Arınç's remarks on corruption censored by Anadolu
Some remarks made by Deputy Prime Minister Bülent Arınç during a televised program on Sunday evening were censored by the state-run Anadolu news agency.
When sending the broadcast to its subscribers, the agency cut some parts of Arınç's speech that might be considered critical of members of the government who have been implicated in corruption and bribery.
When the program's hosts asked Arınç how he had bought the house in Ankara where he currently lives, he said: “I decided to buy it before its construction was completed. My savings up until then were not enough to pay even half the cost of the house. I received a bank loan, agreeing to pay TL 7,000 monthly. There is a saying, ‘Too much talk cannot be without lies, and too much wealth cannot be without haram [forbidden in Islam].' And there is another saying, ‘The poor will enter paradise before the rich.' I mean, hard times will be waiting for the rich. Especially if they made their fortune through haram means,” he said.
The deputy prime minister's remarks were considered an indirect reference to the growing wealth of Prime Minister Erdoğan's family. The prime minister and several of his family members remain at the center of harsh criticisms due to claims that they have amassed a great fortune through corruption and bribery.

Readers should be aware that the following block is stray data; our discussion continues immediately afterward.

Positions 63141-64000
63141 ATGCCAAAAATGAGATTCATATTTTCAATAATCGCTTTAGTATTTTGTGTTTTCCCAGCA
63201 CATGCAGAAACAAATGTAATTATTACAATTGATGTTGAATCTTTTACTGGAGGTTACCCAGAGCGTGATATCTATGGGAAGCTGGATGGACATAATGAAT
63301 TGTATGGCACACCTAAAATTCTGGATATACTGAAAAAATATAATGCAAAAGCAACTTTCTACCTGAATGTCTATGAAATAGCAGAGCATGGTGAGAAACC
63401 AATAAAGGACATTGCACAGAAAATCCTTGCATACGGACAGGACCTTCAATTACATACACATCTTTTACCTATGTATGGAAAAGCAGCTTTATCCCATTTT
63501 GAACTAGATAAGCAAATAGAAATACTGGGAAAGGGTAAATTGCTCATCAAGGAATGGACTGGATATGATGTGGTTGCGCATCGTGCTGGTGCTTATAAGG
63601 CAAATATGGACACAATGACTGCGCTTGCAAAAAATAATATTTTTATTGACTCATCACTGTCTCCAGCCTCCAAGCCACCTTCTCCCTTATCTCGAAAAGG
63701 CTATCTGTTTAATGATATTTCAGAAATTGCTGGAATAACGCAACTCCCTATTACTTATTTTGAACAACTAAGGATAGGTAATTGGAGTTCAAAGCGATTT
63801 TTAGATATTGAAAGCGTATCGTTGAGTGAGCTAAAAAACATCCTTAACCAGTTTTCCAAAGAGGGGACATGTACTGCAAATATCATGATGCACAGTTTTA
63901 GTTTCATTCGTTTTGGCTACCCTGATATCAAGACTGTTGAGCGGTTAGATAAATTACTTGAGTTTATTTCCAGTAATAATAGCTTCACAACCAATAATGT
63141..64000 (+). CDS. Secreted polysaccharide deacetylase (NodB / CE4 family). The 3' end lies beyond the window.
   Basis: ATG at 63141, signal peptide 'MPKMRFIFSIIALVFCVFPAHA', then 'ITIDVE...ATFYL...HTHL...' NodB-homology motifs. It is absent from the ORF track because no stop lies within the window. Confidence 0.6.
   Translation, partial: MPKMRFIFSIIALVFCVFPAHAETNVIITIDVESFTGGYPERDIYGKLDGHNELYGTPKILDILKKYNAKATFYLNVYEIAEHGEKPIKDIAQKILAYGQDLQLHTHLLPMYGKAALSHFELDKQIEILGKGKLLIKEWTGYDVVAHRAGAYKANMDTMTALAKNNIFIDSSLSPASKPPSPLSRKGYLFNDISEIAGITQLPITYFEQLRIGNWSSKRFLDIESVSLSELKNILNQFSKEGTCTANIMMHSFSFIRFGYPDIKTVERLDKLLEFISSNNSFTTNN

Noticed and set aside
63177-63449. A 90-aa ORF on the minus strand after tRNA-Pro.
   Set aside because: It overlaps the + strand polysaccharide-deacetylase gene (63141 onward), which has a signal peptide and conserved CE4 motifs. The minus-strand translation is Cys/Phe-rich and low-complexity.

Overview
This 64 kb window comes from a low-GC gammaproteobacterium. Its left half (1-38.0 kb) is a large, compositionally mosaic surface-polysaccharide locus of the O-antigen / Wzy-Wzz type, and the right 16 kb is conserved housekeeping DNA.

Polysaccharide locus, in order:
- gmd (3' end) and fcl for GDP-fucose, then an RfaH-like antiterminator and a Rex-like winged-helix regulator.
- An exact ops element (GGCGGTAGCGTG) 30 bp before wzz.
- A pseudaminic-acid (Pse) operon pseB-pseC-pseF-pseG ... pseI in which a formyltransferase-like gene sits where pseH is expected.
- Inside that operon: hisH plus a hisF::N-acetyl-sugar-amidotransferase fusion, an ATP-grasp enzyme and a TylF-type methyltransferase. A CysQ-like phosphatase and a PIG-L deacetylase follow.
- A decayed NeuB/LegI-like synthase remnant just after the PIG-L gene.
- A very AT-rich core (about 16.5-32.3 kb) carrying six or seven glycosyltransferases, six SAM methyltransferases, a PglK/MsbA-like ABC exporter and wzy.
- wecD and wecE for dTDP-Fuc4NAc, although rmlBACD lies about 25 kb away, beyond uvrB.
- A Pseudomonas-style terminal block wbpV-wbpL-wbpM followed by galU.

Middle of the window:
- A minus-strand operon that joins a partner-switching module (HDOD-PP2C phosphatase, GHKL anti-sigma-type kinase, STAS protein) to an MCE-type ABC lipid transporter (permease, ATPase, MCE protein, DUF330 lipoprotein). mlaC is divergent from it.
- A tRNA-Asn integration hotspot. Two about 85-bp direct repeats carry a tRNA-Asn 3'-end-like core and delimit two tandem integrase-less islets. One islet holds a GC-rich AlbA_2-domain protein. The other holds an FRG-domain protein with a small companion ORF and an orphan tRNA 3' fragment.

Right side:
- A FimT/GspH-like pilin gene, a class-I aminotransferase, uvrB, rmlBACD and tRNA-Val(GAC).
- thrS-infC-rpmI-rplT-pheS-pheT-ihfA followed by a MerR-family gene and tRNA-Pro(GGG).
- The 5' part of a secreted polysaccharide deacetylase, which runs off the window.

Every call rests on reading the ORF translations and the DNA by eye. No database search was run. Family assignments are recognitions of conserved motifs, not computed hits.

During the program, Arınç also said he could not respond to claims that former Economy Minister Zafer Çağlayan had accepted a watch worth 300,000 Swiss francs (TL 700,000) as a bribe from Iranian businessman Reza Zarrab, who was arrested but later released pending trial as part of a major corruption and bribery operation. “If you ask me about his [Çağlayan's] watch and his son's money, I am too embarrassed to give a response,” Arınç said.
The deputy prime minister said a verse of the Quran says Muslims will be tested by their children and their wealth. “This is not an easy test. May God protect us from such a test,” he added.
Arınç's remarks were, again, perceived as an implicit criticism of Erdoğan, as a voice recording allegedly featuring the voice of the prime minister asking his son Bilal to dispose of large sums of money hidden in five houses was recently leaked to the Internet.
A voice recording posted on a video sharing website last week allegedly features the voice of Erdoğan ordering his son to dispose of vast amounts of cash -- as much as $1 billion, according to a note included in the video by the uploaders. In the recording -- the authenticity of which has not yet been verified -- Erdoğan can be heard telling his son to "zero" large sums of money hidden in several relatives' homes on Dec. 17, 2013, the day police raided a number of locations in the first stage of a wide-reaching investigation. The prime minister allegedly asks Bilal to dispose of the money by distributing it among several prominent businessmen.
Meanwhile, the ruling Justice and Development Party (AK Party) office in Antalya's Kepez district has issued a statement to local and nationwide media outlets, saying that the office will cancel its subscriptions to those dailies that produce insufficient coverage of its activities.